Canal Winchester City Council voted unanimously March 18 to uphold the planning commission's rejection of a site development plan for a 112-unit apartment project Rockford Homes wants to build near Groveport Road.
Last week's vote was the latest in a series of actions dating back to 2003 and came after the company appealed a Canal Winchester Planning and Zoning Commission decision in January. Several residents testified then in opposition to the project and continued to raise objections at a public hearing Feb. 18.
City officials said they were disappointed by Rockford Homes' desire to develop the project based on out of date zoning text.
The company first approached Canal Winchester in 2003 with plans to build a 112-unit apartment complex called Canal Crossing on property south of Groveport Road, north of Eagle Ridge, that was part of the Village at Westchester development.
The planning commission approved those plans, but the apartments were never built.
Two years later, the planning commission approved Rockford's proposal to instead construct 48 condominiums. However, the condos were never built, and in October 2008, Rockford sought permission to revert to its original plan for 112 apartments.
This time, the planning commission said no and council subsequently rejected Rockford's appeal after residents expressed fears that more rentals in the area could lower property values and burden local schools.
In 2010, the Franklin County Court of Appeals upheld a decision by the Environmental Division of Franklin County Municipal Court, which had ruled in favor of Rockford Homes, but stipulated that construction had to start within two years. That didn't happen, because, according to Rockford Homes representative Catherine Cunningham, the company couldn't get funding due to the country's economic slump.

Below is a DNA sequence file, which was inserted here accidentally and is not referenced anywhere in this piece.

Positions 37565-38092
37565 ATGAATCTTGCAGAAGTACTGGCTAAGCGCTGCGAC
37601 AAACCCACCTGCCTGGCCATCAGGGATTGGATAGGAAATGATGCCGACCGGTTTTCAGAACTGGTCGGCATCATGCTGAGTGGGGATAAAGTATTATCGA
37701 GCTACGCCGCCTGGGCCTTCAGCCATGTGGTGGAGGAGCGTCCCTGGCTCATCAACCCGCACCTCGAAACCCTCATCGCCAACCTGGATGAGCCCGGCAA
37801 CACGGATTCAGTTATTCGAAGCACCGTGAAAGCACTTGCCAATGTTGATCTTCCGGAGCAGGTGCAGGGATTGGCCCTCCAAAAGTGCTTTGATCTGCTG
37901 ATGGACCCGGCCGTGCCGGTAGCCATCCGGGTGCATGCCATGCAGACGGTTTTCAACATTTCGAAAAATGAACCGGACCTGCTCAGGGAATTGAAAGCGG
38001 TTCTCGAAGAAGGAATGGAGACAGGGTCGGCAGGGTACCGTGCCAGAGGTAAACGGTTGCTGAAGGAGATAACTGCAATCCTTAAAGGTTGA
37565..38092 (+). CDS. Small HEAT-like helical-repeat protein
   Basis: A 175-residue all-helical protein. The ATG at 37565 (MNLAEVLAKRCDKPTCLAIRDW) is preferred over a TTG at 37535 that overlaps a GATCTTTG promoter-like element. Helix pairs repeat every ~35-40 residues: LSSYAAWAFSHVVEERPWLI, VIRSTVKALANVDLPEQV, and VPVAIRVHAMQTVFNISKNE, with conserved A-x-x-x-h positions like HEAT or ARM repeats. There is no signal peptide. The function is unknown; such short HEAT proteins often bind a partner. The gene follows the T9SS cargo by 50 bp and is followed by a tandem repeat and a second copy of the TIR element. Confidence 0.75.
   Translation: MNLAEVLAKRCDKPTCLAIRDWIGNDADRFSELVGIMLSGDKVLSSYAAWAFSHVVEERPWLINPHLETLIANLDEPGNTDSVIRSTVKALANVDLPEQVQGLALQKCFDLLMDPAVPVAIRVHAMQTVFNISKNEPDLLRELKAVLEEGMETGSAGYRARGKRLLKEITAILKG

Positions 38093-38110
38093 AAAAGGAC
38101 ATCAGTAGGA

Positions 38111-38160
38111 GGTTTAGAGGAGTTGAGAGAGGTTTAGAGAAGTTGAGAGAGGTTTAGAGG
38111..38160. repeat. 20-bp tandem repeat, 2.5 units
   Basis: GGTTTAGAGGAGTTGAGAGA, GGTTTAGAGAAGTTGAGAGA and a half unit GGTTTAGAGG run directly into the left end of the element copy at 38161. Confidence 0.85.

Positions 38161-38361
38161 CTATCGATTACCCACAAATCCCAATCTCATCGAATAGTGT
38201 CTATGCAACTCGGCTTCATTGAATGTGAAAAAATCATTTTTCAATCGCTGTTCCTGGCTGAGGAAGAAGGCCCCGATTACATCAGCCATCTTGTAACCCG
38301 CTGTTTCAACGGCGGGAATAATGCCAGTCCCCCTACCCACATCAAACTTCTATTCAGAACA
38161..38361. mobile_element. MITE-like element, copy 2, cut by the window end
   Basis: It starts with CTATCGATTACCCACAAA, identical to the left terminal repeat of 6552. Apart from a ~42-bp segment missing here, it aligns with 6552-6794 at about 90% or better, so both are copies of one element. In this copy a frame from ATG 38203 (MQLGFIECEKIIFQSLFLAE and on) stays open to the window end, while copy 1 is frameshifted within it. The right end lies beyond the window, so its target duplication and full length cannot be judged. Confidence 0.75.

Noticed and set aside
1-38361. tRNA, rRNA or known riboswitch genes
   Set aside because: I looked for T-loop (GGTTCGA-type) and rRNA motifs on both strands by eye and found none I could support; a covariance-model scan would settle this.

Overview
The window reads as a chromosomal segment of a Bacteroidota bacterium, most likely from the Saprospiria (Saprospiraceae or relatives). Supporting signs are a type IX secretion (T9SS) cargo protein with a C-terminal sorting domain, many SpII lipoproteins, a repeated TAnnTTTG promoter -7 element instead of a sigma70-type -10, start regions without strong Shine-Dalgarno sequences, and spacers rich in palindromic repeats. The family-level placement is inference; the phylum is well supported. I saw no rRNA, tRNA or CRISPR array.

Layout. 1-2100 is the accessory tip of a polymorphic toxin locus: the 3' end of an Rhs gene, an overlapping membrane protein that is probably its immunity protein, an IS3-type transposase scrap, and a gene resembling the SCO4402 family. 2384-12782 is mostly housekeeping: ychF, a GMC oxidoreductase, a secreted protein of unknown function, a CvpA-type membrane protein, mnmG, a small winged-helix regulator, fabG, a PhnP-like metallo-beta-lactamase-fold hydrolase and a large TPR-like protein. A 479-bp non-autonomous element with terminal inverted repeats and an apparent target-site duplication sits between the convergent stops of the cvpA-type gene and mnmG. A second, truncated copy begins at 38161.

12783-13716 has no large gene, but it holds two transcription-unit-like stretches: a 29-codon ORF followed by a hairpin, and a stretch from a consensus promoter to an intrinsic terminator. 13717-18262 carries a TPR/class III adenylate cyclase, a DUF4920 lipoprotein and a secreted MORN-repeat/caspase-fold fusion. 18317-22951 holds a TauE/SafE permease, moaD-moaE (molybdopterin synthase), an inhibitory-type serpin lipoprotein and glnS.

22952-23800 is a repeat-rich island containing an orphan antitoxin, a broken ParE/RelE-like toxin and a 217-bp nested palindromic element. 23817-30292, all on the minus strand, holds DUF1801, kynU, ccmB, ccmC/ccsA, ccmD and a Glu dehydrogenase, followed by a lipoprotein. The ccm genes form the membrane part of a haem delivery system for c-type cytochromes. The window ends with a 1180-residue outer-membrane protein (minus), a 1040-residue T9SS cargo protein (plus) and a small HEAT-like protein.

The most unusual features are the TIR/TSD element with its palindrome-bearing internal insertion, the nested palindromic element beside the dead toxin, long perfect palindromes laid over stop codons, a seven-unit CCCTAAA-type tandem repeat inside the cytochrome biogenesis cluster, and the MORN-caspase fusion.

She said at the Feb. 18 public hearing the company wants to build "the remaining multifamily-zoned portion that came as a part of the original PUD."
Resident Jim Bohnlein has been a vocal opponent of the plans. He has argued that Rockford Homes' desire to build the apartments based on 1990s-era zoning text suggested that it didn't "want to be good neighbors."
"I'm extremely excited that our council members affirmed planning and zoning's decision and I hope they continue to follow through," Bohnlein said. "This fight is worth it."
If the company chooses to continue to appeal, the next step would likely involve filing suit in the Franklin County Municipal Court, Environmental Division, as it did previously. The company could also choose to modify the current site development plan based on the issues cited in the city's Findings of Fact and Conclusion of Law document, then resubmit a new application for approval to the planning and zoning commission.
Council President Steve Donahue said the city hopes Rockford Homes will reconsider the project but is prepared if it doesn't.
"We're supporting the findings that our law director provided us, the denial of the application, and we'll continue supporting planning and zoning," Donahue said. "We've got our documentation and feel it supports our decision, which is where we need to be as a community."
Following the March 18 vote, Canal Winchester City Council went into executive session to discuss the possibility of future litigation surrounding the decision.